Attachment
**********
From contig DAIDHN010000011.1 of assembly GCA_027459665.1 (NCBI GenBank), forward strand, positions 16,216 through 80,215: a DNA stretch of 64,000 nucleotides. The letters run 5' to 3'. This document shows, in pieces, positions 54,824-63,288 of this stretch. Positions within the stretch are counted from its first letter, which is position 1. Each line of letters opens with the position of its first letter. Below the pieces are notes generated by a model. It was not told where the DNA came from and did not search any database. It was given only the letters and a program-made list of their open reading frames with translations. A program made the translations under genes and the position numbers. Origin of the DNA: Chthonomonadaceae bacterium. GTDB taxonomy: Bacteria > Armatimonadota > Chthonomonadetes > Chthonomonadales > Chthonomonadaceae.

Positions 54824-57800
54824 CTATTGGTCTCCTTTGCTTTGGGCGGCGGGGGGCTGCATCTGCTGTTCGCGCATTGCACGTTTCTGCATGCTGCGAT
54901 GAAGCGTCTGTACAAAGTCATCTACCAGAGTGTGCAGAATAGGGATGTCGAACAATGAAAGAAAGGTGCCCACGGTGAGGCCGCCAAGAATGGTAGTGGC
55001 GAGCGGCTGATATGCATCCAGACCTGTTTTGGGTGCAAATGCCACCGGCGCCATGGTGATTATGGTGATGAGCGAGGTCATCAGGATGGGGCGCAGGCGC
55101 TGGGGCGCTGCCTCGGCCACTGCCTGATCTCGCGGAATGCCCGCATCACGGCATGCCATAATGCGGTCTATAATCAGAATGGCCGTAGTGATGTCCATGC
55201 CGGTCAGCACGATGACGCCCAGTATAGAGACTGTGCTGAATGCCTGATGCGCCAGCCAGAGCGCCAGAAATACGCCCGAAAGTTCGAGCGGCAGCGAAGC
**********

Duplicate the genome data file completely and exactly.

From contig DAIDHN010000011.1 of assembly GCA_027459665.1 (NCBI GenBank), forward strand, positions 16,216 through 80,215: a DNA stretch of 64,000 nucleotides. The letters run 5' to 3'. This document shows, in pieces, positions 54,824-63,288 of this stretch. Positions within the stretch are counted from its first letter, which is position 1. Each line of letters opens with the position of its first letter. Below the pieces are notes generated by a model. It was not told where the DNA came from and did not search any database. It was given only the letters and a program-made list of their open reading frames with translations. A program made the translations under genes and the position numbers. Origin of the DNA: Chthonomonadaceae bacterium. GTDB taxonomy: Bacteria > Armatimonadota > Chthonomonadetes > Chthonomonadales > Chthonomonadaceae.

Positions 54824-57800
54824 CTATTGGTCTCCTTTGCTTTGGGCGGCGGGGGGCTGCATCTGCTGTTCGCGCATTGCACGTTTCTGCATGCTGCGAT
54901 GAAGCGTCTGTACAAAGTCATCTACCAGAGTGTGCAGAATAGGGATGTCGAACAATGAAAGAAAGGTGCCCACGGTGAGGCCGCCAAGAATGGTAGTGGC
55001 GAGCGGCTGATATGCATCCAGACCTGTTTTGGGTGCAAATGCCACCGGCGCCATGGTGATTATGGTGATGAGCGAGGTCATCAGGATGGGGCGCAGGCGC
55101 TGGGGCGCTGCCTCGGCCACTGCCTGATCTCGCGGAATGCCCGCATCACGGCATGCCATAATGCGGTCTATAATCAGAATGGCCGTAGTGATGTCCATGC
55201 CGGTCAGCACGATGACGCCCAGTATAGAGACTGTGCTGAATGCCTGATGCGCCAGCCAGAGCGCCAGAAATACGCCCGAAAGTTCGAGCGGCAGCGAAGC